Minor winter weather event tomorrow morning.... lots of rain tomorrow....

>> Monday, November 25, 2013

Please see today's video for lots of details about our incoming storm system. 

Arctic air remains entrenched across the region today. Highs will struggle to make it into the lower 40s this afternoon.

Our next system is in the Lower Mississippi Valley and the Gulf Coast region, and it will begin to spread precip in tonight. Our airmass is very dry, and as the precipitation arrives, evaporation will take place. So, I expect many folks will see a little sleet tonight as the precip first arrives. Then, as temperatures cool to near or just below freezing, a period of freezing rain looks possible in parts of the region.

Any freezing rain will quickly transition to a soaking, chilly rain tomorrow morning, and the rain will continue into tomorrow night. There is no high pressure in the Northeast to provide a feed of fresh, cold air, so the freezing rain will be self-limiting as warmer air aloft is drawn down to the surface.

In terms of ice accumulation, anybody down to around the I-85 corridor is fair game to pick up a brief, minor glazing on elevated surfaces early tomorrow morning. As you head deeper into the foothills and mountains, that is where some places could briefly see 0.10" or so of ice accumulation with up to 0.20" possible in the coldest, most protected locations.

Once the rain settles in, it will be significant. Look for widespread 1-2"+ amounts.

Thanksgiving and Friday look cold and dry.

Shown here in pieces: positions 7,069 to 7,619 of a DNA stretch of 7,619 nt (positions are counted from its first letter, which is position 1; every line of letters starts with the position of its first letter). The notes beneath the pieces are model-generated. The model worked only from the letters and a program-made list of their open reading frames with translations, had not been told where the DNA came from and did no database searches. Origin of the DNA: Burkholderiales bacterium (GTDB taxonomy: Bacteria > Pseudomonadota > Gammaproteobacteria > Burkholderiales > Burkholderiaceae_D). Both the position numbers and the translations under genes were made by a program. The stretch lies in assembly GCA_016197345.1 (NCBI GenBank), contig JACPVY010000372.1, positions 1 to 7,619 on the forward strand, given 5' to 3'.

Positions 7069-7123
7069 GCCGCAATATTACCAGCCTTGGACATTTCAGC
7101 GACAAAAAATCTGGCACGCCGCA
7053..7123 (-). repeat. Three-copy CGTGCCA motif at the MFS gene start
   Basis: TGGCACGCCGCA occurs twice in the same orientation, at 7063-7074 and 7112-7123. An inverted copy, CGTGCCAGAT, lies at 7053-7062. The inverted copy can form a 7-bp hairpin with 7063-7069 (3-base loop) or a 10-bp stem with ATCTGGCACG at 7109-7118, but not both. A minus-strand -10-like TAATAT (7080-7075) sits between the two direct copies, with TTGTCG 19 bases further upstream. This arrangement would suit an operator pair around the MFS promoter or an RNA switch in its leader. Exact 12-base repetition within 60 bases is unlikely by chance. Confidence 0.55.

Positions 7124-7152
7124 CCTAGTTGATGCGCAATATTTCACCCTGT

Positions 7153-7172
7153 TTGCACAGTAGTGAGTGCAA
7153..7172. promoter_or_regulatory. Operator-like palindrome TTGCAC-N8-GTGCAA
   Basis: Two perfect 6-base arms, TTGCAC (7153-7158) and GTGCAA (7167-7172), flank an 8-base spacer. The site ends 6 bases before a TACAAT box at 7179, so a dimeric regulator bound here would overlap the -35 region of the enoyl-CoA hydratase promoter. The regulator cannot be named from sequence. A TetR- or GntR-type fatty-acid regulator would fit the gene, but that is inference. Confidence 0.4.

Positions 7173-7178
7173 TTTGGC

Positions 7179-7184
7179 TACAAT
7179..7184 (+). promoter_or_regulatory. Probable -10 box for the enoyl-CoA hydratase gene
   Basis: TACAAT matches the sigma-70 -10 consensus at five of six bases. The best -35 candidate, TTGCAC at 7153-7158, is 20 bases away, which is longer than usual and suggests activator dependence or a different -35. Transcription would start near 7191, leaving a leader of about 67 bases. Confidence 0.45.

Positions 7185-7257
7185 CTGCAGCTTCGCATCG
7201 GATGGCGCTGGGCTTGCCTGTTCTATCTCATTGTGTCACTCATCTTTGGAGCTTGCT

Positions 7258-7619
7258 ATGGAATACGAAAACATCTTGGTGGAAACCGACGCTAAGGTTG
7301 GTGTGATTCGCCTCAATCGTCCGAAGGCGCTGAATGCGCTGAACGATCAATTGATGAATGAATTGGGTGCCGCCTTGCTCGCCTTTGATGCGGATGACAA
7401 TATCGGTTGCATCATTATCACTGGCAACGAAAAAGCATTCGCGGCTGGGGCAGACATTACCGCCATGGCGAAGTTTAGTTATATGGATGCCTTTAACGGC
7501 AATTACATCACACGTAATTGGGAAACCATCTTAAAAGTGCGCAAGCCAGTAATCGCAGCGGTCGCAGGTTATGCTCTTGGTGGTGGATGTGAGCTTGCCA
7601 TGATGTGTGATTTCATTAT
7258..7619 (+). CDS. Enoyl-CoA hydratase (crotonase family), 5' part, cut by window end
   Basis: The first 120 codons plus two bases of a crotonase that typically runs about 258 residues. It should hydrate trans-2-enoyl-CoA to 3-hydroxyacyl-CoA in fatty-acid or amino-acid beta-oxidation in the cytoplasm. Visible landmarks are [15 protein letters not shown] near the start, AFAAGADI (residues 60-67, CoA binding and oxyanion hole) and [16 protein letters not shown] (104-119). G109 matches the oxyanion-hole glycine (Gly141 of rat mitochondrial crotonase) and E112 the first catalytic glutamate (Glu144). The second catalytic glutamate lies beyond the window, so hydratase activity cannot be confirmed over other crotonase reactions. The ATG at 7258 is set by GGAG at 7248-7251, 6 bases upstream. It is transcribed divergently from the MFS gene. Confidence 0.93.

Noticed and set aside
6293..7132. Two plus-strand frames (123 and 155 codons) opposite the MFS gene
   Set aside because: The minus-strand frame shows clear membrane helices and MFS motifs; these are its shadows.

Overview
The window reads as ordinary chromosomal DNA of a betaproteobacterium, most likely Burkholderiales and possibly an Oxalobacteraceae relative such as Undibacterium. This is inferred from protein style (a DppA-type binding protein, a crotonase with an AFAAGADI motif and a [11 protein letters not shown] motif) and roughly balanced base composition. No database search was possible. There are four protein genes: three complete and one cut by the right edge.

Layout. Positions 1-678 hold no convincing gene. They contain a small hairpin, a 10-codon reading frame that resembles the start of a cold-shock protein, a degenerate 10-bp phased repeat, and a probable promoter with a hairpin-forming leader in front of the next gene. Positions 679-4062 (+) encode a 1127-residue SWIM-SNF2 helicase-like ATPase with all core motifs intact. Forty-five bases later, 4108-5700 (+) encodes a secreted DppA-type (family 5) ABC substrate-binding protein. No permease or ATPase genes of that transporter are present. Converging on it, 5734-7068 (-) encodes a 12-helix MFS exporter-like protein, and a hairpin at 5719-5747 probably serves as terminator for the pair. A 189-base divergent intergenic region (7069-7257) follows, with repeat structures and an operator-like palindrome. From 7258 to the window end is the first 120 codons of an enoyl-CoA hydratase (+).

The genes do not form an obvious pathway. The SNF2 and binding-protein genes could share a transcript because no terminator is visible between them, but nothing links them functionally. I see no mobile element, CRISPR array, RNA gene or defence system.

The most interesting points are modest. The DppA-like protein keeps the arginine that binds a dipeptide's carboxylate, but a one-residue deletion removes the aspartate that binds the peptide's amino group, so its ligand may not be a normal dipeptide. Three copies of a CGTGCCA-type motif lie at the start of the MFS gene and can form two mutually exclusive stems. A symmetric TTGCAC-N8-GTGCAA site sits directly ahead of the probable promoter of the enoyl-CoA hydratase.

Anonymous 7:32 AM  

Hey Matt,
Why is it that the NAO and AO are struggling to go negative. Seems like one day the forecasts show the signals going negative only to a change the next day of being positive.


Matthew East 9:01 AM  

The global weather pattern just does not want to go to that at the moment. The 'why' question is bigger than me...haha. The pattern wants to stay progressive.

Michael 8:22 PM  

With dewpoints so low, are you guys underestimating evaporating cooling?

Matthew East 7:26 AM  

Michael... the problem is that first of all, the rain would be light, so dewpoints would slowly climb without the temp dropping much. Secondly, with warm air aloft, the rain pulls that warmer air down to the surface in time.

Michael 8:54 AM  

Thanks, Matt. That's a good thing, because just a degree or two could have turned this much rain into a terrible ice storm... I'm sure you remember December 5, 2002.

Matthew East 10:23 AM  

Michael... yep, all that was needed was a high pressure anchored in the Northeast and this would've been bad.

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